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* <b>Preserve Internal State</b>: if your component has an internal state that should be preserved independently from the lifecycle of the workflow engine then implement it as a ProcessingService
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* <b>Reuse Functionality</b>: if your functionality should not only be used inside of a pipeline but also from other services, then you should implement it as a ProcessingService. Being an OSGi service it offers the possibility to provide not only the <tt>ProcessingService</tt> interface but any other interface you like. For example this feature is used in the [[SMILA/Documentation/SimpleMimeTypeIdentifier|SimpleMimeTypeIdentifier]].
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* <b>Not sharable Resources</b>: if your components accesses resources that cannot be shared among multiple clients implement it as a ProcessingService as then only one instance exists and can be reused in multiple pipelines
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* <b>Flexible/Complex Configuration</b>: if your component needs configuration options that are not supported by the simple PipeletConfiguration options implement it as a ProcessingService
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* <b>Use of OSGi Services</b>: if your component wants to use one or more OSGi services than it's easier to implement it as a ProcessingService. References to other OSGi services can be easily configured on the component description of the ProcessingService. Otherwise you have to make use of the ServiceTracker to find references to services.
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[[Category:SMILA]]
 
[[Category:SMILA]]

Latest revision as of 05:51, 23 January 2012

This page describes pipelines, pipelets and their lifecycle.

Concepts

A Pipeline is a synchronous workflow composed of components called pipelets that processes a list of records given as the input. Synchronous means that the invoker of the pipeline blocks until the execution has finished, and a set of result records is returned that represents the result of the processing (if successful).

Often the list of input records consists of a single record representing a user request and the workflow executes a strict sequence of pipelets to produce a single result record. But it's also possible (especially when a pipeline is used as part of an asynchronous workflow) to send more than one record through the pipeline in one call to reduce the overhead of the pipeline invocation. Finally, more sophisticated pipelines can contain conditions and loops or they can change the number of records going through the pipeline.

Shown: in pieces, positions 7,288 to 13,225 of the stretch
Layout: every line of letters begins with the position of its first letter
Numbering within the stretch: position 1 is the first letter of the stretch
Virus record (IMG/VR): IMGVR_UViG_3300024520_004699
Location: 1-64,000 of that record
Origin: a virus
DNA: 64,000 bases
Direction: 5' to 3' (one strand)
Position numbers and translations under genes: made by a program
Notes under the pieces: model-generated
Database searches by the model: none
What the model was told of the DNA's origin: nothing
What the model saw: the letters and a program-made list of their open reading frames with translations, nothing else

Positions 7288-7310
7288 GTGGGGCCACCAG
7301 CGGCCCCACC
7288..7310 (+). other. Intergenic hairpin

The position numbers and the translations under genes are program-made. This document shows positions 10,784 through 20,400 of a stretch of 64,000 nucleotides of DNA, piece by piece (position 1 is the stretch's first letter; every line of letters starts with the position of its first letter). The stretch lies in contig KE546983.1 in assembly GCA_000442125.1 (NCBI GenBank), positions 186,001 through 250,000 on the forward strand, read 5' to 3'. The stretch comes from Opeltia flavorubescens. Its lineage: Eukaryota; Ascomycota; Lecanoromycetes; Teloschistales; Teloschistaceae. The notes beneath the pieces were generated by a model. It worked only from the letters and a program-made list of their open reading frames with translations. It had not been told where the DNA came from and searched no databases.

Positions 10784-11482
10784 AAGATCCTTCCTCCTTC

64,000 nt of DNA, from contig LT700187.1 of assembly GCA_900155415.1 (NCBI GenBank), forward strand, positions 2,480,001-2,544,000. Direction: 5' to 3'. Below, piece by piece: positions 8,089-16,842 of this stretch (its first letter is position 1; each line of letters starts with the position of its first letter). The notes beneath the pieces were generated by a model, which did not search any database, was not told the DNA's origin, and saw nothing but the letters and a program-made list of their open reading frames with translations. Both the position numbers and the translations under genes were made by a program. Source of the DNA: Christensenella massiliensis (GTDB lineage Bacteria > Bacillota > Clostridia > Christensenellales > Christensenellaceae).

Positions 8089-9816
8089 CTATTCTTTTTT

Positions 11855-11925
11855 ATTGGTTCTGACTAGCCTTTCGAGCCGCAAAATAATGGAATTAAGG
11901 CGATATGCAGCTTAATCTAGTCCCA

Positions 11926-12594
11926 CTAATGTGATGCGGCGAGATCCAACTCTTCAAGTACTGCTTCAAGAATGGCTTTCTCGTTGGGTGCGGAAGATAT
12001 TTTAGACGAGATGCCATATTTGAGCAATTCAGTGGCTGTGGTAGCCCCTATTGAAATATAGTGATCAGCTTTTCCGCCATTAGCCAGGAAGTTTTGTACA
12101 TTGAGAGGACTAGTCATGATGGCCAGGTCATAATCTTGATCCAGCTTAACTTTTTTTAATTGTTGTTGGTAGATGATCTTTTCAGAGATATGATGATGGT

A pipelet is a POJO that implements the interface org.eclipse.smila.processing.Pipelet. Its lifecycle and configuration is managed by the workflow engine. An instance of a pipelet is not shared by multiple pipelines, even multiple occurrences of a pipelet in the same pipeline do not share the same instance. However, an instance may still be executed by multiple threads at the same time, for example if the same pipeline is executed in parallel, so a pipelet implementation must be thread-safe. The configuration of each pipelet instance is included in the pipeline description. Technical details on pipelet development can be found in How to write a Pipelet.

The default SMILA workflow processing engine uses BPEL to describe pipelines. But the pipelets do not depend on being called from a BPEL context, so it would be easily possible to replace the BPEL engine by a pipeline engine using a different description language and continue to use the same pipelet implementations.

Lifecycle

The following diagram shows the lifecycle of pipelets.

Lifecycle of Pipelets.png

A pipelet instance lives inside the workflow engine. It is declared in the providing bundle by putting a JSON file containing a pipelet description in the SMILA-INF directory of the bundle (see How to write a pipelet? for details). When the engine starts, it reads predefined pipeline definitions (i.e. BPEL workflows) from the configuration directory The pipelines are introspected for pipelet invocations and the pipelet configurations that are contained in the pipeline. For each such occurrence it creates an instance of the specified pipelet class and injects the configuration into the pipelet instance. The pipelet instance is stored in the workflow engine as long as the engine is not stopped (and as long as the bundle providing the pipelet is available, of course). So one single pipelet instance exists for each occurrence of a pipelet in a pipeline. The pipelet must be capable of parallel execution because each execution of a pipeline uses the same pipelet instances.

Runtime Parameters

We have introduced a convention that records can have a map element in attribute _parameters and that the elements of this map should be interpreted by pipelets as overrides for their configuration properties. The class org.eclipse.smila.processing.parameters.ParameterAccessor provides helper methods for checking if the record has such "runtime parameters" set and getting them from there, or from the pipelet configuration, if not overridden. However, the accessor can easily be told to look in another attribute, if necessary, or to even use the top-level attributes of the records for parameters. The latter is used by org.eclipse.smila.search.api.helper.QueryParameterAccessor, because in search processing the convention is that query parameters are at top-level of the request record.